Greg Craddock built a company on the controversial and crucially important business of military contracting.
Greg Craddock was just sitting down to Christmas dinner at his mother-in-law’s when his phone rang. He glanced at the screen—one of his managers calling. Surely it could wait. Then, immediately, a second call. Then a text. “Very critical” is the only part he remembers.
Bad news can land at any moment—every CEO knows that. “Small business is the animal that never sleeps; it calls to you in the middle of the night,” Craddock says, and we all know what he means. But Craddock knows better than most. His company, Patriot Group International, a two-time Inc. 500 honoree with $33 million in annual revenue, is a government contractor. His customers include the Defense Department and various spy agencies. He has about 200 people on the payroll, most of whom go to work every day in places where they could very well get shot or blown up—Iraq, Afghanistan, Ghana, Djibouti, Somalia, and Libya, to name a few. They guard buildings, protect VIPs, train foreign soldiers, and do a lot of office work, too: “Our specialty,” says Patriot Group COO Rob Whitfield, “is providing sometimes common services in real crappy places.”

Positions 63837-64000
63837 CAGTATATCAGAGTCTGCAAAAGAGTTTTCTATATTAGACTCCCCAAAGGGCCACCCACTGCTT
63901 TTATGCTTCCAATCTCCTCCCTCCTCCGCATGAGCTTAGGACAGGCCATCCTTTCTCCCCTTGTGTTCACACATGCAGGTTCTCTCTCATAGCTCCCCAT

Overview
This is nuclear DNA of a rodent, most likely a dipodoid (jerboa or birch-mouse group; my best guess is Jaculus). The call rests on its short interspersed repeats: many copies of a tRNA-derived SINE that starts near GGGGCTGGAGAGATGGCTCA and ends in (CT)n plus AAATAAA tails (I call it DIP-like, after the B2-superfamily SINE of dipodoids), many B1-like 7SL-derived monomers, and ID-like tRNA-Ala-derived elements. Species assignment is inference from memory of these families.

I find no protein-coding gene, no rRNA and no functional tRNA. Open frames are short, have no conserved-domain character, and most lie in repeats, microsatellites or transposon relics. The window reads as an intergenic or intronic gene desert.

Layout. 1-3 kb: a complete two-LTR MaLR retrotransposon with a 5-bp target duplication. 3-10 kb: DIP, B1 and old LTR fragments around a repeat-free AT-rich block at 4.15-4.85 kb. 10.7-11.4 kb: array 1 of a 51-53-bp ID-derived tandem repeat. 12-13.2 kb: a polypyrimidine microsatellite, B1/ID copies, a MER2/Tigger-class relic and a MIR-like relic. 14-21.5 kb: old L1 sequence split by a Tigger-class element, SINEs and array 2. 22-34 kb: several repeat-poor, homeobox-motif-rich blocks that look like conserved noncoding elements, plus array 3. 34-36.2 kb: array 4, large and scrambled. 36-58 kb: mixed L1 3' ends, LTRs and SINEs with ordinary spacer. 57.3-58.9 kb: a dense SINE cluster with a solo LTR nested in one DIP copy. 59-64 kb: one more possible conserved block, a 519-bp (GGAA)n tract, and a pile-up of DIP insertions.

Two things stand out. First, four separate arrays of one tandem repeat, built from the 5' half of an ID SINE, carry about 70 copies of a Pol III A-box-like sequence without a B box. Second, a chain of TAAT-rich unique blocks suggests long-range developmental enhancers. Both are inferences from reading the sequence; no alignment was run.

At 46, Craddock is a big man with clear eyes, a shaved head, a stubbly jaw, and a crushing grip, and he’s not naive. He’s a former Army Ranger and military security operative, after all, who spent years in conflict zones overseas. “Still,” he says, “nothing can prepare you for when you do in actuality receive that call.”
He excused himself from the dinner table. It was as he feared: One of his people—new to Patriot Group but not inexperienced; an Iraq war veteran, “not one to get caught with his guard down”—had been killed overseas, in what Craddock will describe only as “a coordinated enemy attack.” Five years in business, and this was Patriot Group’s first fatality. It probably won’t be its last.
“Our specialty is providing sometimes common services in real crappy places.”
Patriot Group’s headquarters occupy a second-floor suite in an ordinary office park in Warrenton, Virginia, about 50 stop-and-go miles west of Washington, D.C. The office decorations are less ordinary: a print depicting a nighttime helicopter landing in Afghanistan; a photo of the Stars and Stripes being raised at the U.S. embassy in Kabul; a poster filched from liberated Baghdad, with images of Saddam Hussein and two of his “derelict sons,” per Craddock; and a framed Iraqi flag, commemorating Craddock’s service with an elite government security force that protects U.S. intelligence officers abroad.